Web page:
The day before the Academy Awards, Jonathan Brubaker, an English teacher at Mountain View Middle School in Beaumont Unified School District, sat in a general session at a Sacramento education conference hosted by California League of Schools and learned in Oscar fashion that he had been named the CLMS 2014 State Middle School Educator of the Year.
Brubaker’s acceptance speech revealed his unique perspective on the skills and tools teachers need to move from good to great. First, he recounted the value of hard work in a parable involving the ancient Greek mathematician Euclid, who admonished his king that there was no “royal road” – or shortcut – to learning geometry.
“Teaching is one of the noblest professions, and like geometry contains no royal road either,” he said. And second, “It’s about taking our passions that make us who we are – mine are books, ancient languages and technology – and bringing them into the classroom to share with students.”
For Brubaker, his unique combination of interests finds expression through several avenues. He has channeled his love of books and technology into a unique curricular strategy that incorporates literature for meaning, technology for engagement and nonfiction text for real-world relevance. For example, a December “Christmas Carol” unit has students reading the Dickens story and using the Internet to research topics such as Victorian England and child poverty.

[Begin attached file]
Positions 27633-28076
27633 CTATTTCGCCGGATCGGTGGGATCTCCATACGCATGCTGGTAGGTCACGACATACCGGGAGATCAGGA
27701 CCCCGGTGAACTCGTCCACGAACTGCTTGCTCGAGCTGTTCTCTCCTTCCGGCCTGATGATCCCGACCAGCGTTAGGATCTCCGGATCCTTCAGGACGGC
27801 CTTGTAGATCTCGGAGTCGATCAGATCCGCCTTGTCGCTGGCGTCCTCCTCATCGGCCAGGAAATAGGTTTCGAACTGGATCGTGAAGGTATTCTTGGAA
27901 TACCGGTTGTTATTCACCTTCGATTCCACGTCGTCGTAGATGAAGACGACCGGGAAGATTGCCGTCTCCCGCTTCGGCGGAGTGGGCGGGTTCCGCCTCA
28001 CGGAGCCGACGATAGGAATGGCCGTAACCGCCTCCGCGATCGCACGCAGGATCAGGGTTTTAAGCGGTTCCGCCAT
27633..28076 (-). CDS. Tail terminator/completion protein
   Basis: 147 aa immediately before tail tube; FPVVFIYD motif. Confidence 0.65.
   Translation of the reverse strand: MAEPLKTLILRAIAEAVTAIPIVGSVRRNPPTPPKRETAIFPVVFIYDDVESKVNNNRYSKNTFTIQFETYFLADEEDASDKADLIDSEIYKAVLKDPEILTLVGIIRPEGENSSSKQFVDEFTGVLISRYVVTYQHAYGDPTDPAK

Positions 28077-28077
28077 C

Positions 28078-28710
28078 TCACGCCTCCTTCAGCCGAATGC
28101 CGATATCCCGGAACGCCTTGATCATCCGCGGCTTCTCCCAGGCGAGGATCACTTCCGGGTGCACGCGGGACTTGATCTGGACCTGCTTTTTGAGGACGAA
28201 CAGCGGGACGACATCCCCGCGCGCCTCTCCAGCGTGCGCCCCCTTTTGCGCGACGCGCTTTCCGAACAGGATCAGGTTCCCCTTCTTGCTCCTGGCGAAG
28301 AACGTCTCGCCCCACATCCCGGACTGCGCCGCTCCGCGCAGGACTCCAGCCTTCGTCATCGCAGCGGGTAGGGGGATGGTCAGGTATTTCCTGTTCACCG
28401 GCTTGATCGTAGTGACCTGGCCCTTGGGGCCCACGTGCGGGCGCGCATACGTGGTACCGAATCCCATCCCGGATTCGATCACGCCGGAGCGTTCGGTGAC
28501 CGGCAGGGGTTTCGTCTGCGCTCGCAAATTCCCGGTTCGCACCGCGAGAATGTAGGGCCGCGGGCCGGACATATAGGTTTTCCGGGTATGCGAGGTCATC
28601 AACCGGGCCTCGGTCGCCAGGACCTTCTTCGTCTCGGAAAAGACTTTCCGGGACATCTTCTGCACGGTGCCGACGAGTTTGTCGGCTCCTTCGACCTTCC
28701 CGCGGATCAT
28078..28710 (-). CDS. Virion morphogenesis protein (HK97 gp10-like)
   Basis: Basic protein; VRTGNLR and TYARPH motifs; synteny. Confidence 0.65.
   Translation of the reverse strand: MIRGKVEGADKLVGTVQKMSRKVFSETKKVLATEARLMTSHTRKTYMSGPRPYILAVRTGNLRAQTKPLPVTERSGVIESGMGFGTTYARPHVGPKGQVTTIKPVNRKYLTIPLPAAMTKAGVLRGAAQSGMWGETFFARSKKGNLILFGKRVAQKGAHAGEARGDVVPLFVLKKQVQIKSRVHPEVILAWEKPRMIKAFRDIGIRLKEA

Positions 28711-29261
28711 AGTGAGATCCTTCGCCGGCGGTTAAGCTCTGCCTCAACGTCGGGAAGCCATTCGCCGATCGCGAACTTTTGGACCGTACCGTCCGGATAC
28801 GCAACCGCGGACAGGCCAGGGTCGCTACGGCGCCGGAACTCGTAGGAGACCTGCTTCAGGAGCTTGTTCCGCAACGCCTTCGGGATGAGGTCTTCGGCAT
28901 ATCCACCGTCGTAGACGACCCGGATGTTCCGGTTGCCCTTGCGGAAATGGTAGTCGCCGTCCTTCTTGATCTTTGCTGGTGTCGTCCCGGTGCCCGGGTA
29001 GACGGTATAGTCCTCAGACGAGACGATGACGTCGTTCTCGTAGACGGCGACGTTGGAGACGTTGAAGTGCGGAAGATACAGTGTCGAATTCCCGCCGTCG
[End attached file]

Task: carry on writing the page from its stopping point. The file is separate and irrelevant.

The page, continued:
“You want kids to feel like their work is part of something bigger,” he explained. “There is a joy in engaging in the big ideas of life.”
Offshoots of this strategy include Brubaker becoming English department chair and serving as the unofficial tech guy and webmaster for the school. As for his love of ancient languages, Brubaker teaches an optional Latin class during weekly lunch breaks that is so popular, it is standing room only.
Brubaker was nominated by his principal and selected by the volunteer panel members of CLMS’ Region 10 from among a field of 11 educators to be the CLMS 2014 Middle School Educator of the Year for the region, which represents the counties of Inyo, Mono, Riverside and San Bernardino. At the California League of Schools Annual Conference North, held at the Sacramento Convention Center from February 28-March 2, 2014, he was then selected by the CLMS trustees from among the regional winners to represent the state.
Offering a final concise version of his professional outlook, the 15-year teacher said, “Literature and life go together; there is a connection.”